If you have some electrostatic speakers, and they sound harsh, it is probably due to your power amplifier having trouble with the resonance of the transformer in the speaker. This transformer raises the amplifier voltage to a higher voltage that goes to the stators. This problem can be alleviated by the use of a Zobel network.
A Zobel network consists of a capacitor, resistor, and sometimes, an inductor.
Some of my reference speakers are electrostatic, and I did notice that the sound had a harsh character to it. So, with the help and advice of some electrical engineers, we came up with a Zobel network, which in the case of a Pass Labs power amplifier (Xs-300) and MartinLogan CLX speakers in one of my reference listening rooms, was a 10 ohm resistor and a 0.22 µF capacitor connected in parallel with the spade lugs across the amplifier binding posts.
Here is a close-up, showing the values of the resistor (10 ohms) and capacitor (0.22 µF).
Shown below is a diagram of the problem. The amplifier, without the Zobel, sees capacitance C1 and inductance L1 from the transformer, and capacitance C2 from the electrostatic panel, which causes a resonance at a very high frequency, say 80 kHz. This causes deterioration in the audio band that make the sound harsh. By placing the Zobel network (R2 and C3) in between the amplifier and electrostatic speaker, this resonance is reduced. Resistance, from the electostatic panel stators, would be to the right of C1 and L1, as the stators are connected to the secondary winding of the transformer. C1 and L1 represent the primary winding.
Sometimes an inductor is used, but running a simulation, using an inductor, showed no benefit, so it was decided that just the resistor and capacitor would be best. It turned out to work very well. All the harshness that had been present without the Zobel network disappeared, and the sound was satin-smooth, as it should be.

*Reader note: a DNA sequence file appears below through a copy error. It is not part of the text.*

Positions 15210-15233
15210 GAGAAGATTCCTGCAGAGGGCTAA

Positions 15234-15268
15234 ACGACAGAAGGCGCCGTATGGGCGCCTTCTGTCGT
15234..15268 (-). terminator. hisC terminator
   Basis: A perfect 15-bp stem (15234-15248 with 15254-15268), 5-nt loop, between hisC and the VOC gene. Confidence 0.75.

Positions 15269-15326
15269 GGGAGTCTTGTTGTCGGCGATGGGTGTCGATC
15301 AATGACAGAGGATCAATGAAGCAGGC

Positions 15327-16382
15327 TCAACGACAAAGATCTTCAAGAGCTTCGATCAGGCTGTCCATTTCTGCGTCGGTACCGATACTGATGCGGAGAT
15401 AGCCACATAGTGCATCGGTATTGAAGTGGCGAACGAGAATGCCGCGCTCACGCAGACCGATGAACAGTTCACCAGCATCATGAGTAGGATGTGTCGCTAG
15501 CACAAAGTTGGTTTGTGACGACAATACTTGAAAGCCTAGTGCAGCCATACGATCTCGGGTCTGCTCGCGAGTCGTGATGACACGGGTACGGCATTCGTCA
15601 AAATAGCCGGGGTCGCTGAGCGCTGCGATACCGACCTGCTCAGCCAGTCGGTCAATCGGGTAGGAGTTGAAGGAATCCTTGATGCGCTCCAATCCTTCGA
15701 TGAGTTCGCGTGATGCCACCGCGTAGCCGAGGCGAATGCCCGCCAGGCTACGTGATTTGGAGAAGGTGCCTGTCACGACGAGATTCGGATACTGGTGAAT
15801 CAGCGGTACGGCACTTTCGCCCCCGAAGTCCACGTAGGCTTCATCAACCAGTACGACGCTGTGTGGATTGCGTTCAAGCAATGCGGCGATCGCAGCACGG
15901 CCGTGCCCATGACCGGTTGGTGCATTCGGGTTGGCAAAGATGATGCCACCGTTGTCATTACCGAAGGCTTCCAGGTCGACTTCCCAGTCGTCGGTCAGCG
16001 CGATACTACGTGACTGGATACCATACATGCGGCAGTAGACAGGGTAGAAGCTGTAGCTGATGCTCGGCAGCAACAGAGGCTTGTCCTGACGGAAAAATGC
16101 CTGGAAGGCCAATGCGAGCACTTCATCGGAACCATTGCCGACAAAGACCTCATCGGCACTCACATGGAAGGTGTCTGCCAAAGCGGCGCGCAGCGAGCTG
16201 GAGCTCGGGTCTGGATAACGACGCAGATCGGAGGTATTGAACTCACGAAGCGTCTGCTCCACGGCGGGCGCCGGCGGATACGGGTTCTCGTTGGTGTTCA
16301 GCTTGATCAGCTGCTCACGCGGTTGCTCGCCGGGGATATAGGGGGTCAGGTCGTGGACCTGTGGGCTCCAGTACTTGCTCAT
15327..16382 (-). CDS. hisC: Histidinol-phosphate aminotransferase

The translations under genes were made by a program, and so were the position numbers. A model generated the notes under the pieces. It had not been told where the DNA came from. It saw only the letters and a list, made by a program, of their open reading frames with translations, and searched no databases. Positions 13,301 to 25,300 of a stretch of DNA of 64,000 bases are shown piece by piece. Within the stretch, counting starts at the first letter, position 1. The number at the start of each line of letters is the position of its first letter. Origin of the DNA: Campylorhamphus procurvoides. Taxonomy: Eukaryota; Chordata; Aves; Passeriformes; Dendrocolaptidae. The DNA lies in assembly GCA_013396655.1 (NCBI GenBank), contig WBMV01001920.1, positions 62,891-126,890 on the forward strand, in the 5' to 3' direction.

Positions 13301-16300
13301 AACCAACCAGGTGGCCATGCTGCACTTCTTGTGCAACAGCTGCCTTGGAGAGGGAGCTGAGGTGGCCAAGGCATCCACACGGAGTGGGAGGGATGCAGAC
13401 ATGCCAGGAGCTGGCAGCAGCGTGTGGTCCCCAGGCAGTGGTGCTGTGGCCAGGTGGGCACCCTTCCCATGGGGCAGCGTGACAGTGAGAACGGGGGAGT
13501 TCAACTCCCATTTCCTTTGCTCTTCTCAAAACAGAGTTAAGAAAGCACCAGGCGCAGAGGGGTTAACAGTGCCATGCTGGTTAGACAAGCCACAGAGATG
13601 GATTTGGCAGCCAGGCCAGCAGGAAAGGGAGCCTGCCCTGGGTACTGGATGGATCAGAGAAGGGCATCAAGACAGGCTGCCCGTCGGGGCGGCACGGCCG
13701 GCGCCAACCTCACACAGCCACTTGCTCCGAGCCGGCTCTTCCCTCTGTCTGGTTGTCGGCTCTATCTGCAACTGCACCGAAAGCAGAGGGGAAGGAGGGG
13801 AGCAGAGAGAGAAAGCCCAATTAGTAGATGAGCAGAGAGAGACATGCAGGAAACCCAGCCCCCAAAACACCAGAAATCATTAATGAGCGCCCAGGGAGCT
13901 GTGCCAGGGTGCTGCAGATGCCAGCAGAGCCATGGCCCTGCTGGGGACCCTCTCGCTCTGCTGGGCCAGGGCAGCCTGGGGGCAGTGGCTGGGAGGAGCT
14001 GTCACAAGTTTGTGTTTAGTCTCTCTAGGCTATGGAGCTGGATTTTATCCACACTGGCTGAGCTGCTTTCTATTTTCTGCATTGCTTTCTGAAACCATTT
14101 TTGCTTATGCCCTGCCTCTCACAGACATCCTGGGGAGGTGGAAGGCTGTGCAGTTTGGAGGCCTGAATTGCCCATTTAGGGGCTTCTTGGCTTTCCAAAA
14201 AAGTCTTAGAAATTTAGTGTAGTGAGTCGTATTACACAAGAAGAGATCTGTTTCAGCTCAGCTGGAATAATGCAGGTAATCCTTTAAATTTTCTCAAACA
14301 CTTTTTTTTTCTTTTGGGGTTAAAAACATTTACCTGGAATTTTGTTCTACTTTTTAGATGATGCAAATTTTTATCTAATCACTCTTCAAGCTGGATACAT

Shown below is the Impedance/Phase plot of the MartinLogan CLX. Notice that, above 10 kHz, the impedance is below 2 ohms, and near 20 kHz, it is less than 1 ohm.
I cannot generate an actual measurement of the impedance beyond 20 kHz, so here is a simulation plot, showing the 80 kHz transformer resonance with the Zobel (blue line) and without the Zobel (red line) in the circuit. (Click on the plot to see the full-sized version.)
So, if you have the electrostatic speaker harshness issue, a simple Zobel network could be the solution.
Please note that most amplifiers already have some form of Zobel network in place to prevent oscillation, but it might not be sufficient to reduce the harshness caused by an electrostatic speaker. So, you have to be very careful in designing a Zobel for your particular amplifier/speaker combination. The one that I put in for the Pass Labs Xs 300 power amplifiers and MartinLogan CLX electrostatic speakers is specific for that combination. If the amplifier uses no global negative feedback (from the output to the input), this would require a Zobel network that would be different than for an amplifier that uses negative feedback. My advice is to Google Zobel Networks in Power Amplifiers, and plow through the articles you will find. Some of them have formulas that you can use to calculate the values of the parts in the network. It may be necessary for you to add an inductor as well. If you put in a Zobel network with components (resistor, capacitor, inductor) that have the wrong values, your amplifier or speaker could be damaged. This article is really just to show you that there is a path to getting great performance from your electrostatic speakers if you are having a problem with harsh sound. Neither I nor Secrets can take any responsibility for what happens if you put in a Zobel network for whatever purpose you have in mind. All I can say is good luck, and I hope you solve your problem, if you have one. The safest approach, and the one that will get the best results, is to contact the company that made the amplifier and tell them what speakers you are using. Any reputable manufacturer will give the best advice.
John E. Johnson, Jr.
I wish to acknowledge the assistance of Nelson Pass in the preparation of this article.